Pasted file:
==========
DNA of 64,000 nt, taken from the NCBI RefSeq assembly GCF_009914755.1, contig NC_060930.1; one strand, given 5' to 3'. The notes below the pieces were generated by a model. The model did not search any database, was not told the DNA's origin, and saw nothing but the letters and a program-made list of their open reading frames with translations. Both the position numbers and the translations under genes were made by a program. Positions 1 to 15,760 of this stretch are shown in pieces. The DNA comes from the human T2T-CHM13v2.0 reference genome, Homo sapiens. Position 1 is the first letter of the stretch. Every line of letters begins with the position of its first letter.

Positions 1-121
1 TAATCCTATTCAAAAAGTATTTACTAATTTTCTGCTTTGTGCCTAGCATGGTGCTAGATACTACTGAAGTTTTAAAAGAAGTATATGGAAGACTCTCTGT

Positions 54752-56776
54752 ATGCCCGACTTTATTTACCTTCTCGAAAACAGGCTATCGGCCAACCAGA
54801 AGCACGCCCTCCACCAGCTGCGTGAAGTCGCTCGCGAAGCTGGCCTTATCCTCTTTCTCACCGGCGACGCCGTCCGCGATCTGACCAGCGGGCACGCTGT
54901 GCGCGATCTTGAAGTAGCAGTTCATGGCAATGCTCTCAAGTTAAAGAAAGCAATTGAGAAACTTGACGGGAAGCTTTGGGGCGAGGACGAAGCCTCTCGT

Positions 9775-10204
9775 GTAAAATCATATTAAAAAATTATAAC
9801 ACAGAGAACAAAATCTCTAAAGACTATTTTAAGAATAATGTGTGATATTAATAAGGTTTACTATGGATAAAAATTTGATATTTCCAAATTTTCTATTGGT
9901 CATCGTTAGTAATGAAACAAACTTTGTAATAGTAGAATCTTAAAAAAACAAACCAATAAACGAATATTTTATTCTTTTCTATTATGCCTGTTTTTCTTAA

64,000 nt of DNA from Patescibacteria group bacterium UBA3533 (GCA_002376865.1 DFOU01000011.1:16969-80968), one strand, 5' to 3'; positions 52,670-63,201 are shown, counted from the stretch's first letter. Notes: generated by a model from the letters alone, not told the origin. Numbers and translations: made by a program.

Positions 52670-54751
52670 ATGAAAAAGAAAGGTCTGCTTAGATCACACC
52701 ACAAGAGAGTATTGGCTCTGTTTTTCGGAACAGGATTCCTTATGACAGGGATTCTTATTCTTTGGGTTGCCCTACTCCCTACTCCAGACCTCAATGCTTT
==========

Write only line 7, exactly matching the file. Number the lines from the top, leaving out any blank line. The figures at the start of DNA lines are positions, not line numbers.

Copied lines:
54901 GCGCGATCTTGAAGTAGCAGTTCATGGCAATGCTCTCAAGTTAAAGAAAGCAATTGAGAAACTTGACGGGAAGCTTTGGGGCGAGGACGAAGCCTCTCGT